This is a nostalgic, starry-eyed and idyllic album. Musically it is influenced in equal parts by Yacht rock like Christopher Cross, Doobie Brothers,Toto, and charming electronica like Mike Ink, The Orb, Oval, Border community, the Field, and Tangerine Dream. The truest intrinsic inspiration comes not from other music, but from real life events like relocating from Berlin to Los Angeles, being newly single, beaches, road trips, hiking, sunsets and cuddling.
Happiness is the complete opposite of lost in the game, which was a cryptic exploration of disorientation, psychosis and depression. Instead of indulging in melancholy, the shadow self and wallowing bad moments past and present, these
songs were consciously created by drawing from the most cheerful moments of the here and now, and connecting them to the best memories from childhood and late adolescence.
Sonically, we’re in similar territory to Lost, but there’s sincere buoyancy to this new set. “Cute Never Dies” is a perfect title and song to usher in this new set. Picture µ-Ziq’s happier melodies supplemented with orchestral cuts, and you’ve got the number for this bit of bliss. “Coronado Bay Breezin’” occupies the same top-down contentedness space as Nate Dogg’s classic “Where I Wanna Be” refrain, while “Happiness is a Warm Kitten” is appropriately playful – a squishy soul hug replete with vocal stabs.
The older and wiser Kid606 hasn’t lost his knack for epic track titles, with “If I Am Allowed Only One Song On This Album With Cut Up Female Vocals Then This Song Is It” leaving little to add – except that it’s a beautiful and exuberant builder, with bassy beds made for the cooing vocal cuts alluded to in the title. Melodically driven in a way that supersedes the transitory Lost in the game, Happiness gives way to thoughtful euphoria – blast “Party Gambas” and its joyful pad sweeps, and feel the warm enlightenment over your ears.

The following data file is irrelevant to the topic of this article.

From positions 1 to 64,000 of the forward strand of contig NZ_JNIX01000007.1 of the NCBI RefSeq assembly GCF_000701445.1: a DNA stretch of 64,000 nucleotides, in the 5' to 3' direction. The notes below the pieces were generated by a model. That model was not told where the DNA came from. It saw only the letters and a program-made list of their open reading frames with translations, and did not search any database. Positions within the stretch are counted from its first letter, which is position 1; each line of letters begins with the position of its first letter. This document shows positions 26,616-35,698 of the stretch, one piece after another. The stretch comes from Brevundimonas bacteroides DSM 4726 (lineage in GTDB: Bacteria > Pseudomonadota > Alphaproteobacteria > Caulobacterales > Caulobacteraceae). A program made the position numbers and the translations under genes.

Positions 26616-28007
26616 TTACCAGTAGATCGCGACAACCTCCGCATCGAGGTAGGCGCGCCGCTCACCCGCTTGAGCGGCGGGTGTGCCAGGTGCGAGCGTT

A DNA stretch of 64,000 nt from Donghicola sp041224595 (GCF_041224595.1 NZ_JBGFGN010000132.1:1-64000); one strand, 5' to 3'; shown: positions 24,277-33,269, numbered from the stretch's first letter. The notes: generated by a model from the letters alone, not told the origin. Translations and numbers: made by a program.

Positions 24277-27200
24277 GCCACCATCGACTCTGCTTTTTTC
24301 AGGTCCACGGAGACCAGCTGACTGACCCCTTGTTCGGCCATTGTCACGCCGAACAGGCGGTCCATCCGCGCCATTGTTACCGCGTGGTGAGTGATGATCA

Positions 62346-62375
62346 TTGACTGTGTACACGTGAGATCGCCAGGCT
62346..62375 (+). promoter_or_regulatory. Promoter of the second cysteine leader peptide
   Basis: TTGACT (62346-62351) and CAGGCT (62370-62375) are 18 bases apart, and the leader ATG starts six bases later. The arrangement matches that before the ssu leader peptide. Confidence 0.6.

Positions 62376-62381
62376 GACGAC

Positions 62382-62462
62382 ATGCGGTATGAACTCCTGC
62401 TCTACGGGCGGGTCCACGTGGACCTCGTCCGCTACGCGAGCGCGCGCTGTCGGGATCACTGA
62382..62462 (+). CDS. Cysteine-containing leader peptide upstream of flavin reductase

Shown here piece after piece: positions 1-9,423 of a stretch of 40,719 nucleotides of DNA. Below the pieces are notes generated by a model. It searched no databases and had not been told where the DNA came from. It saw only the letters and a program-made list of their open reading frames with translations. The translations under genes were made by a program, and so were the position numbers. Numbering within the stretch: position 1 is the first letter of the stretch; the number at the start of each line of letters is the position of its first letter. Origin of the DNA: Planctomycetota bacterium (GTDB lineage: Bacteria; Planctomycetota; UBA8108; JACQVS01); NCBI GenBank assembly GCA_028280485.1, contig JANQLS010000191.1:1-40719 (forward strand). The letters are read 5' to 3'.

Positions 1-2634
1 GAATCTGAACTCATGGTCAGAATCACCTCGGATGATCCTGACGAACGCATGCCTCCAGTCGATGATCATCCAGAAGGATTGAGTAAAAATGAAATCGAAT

If there’s a black sheep, it’s the closer “Man – the Failed Child (Thank You and Good Night)” (still great with the titles, again). Eschewing the bubbliness that marks the rest of the album, this track stacks organ and synth-string drones that build up into a thick blissful crescendo before a long fade away into sonic stillness. It’s the track you play to let your internal monologue take over – and Kid606 wants to help you with that. There’s failure in life, so own it, and choose happiness.
released 21 October 2013
Happiness’, the latest album from Kid606, is reflective and nostalgic. But what else would one expect from the guy who first brought a California punk sensibility to glitch electronics with his label Tigerbeat6; was one of the first acts signed to Mike Patton’s Ipecac Recordings; and was one of the first to shatter the taboo of crossing the rap and avant-garde genres? Oh wait, maybe this is the very last thing one would expect! Kid606, aka Miguel De Pedro, is fifteen years into a career well known for bold moves and statements. A career that quickly made him an iconic figure for his distinctly American, renegade approach to experimental electronic and dance music. He earned himself a coveted cover photo on The WIRE magazine yet still never made it all about him. Through his label he has always made sure people know there are tons of equally talented and forward thinking acts out there. Eventually this momentum led him to Berlin where he could take part in the influential, and hedonistic, dance scene there; a gateway to performing for ravenous crowds across Europe whenever he pleased. An experience that helped Miguel’s music grow exponentially, but also ran him into the ground with indulgent partying typically lasting beyond the next day’s sunrise. A moment like this in one’s career can’t last forever though, and Miguel has reemerged back in California, with his headquarters in the secluded desert in Joshua Tree. A location where he can create music in an entirely new way, but also remain engaged in Los Angeles’ booming music scene. A new phase in the Kid606 story has begun. Miguel is a master in his field, and ‘Happiness’ is the album where he reflects back on this wild ride. From the weird, last outpost of western expansion known as San Francisco, to the party capital of Europe, back to the lonesome plains; Kid606 is truly a cowboy singing his sagely song now. Or as another group of California pioneers noted, “What a Long Strange Trip It’s Been.”